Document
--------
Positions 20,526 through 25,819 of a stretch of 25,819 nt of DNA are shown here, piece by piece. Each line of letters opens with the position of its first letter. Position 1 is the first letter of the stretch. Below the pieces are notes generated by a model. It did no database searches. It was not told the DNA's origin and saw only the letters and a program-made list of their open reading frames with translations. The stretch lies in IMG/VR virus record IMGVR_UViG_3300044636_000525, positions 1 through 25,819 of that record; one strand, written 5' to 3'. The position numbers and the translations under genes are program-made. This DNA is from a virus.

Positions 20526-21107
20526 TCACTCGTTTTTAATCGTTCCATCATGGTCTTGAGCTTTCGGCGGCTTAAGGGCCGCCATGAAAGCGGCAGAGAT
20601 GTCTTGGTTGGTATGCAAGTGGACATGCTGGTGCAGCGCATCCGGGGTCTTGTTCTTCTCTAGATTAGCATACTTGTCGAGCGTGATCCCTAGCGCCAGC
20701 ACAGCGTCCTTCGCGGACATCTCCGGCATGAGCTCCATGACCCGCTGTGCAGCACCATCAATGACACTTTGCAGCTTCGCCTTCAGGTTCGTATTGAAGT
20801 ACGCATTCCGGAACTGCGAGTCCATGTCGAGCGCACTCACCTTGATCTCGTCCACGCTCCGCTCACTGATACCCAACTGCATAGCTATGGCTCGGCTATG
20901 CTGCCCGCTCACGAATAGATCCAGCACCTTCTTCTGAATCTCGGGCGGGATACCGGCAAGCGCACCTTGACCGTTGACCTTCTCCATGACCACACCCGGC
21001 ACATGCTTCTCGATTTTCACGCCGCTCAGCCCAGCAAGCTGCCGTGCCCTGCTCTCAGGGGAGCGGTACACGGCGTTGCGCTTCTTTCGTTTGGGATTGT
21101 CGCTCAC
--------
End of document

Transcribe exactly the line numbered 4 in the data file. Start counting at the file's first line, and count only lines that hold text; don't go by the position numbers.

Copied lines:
20601 GTCTTGGTTGGTATGCAAGTGGACATGCTGGTGCAGCGCATCCGGGGTCTTGTTCTTCTCTAGATTAGCATACTTGTCGAGCGTGATCCCTAGCGCCAGC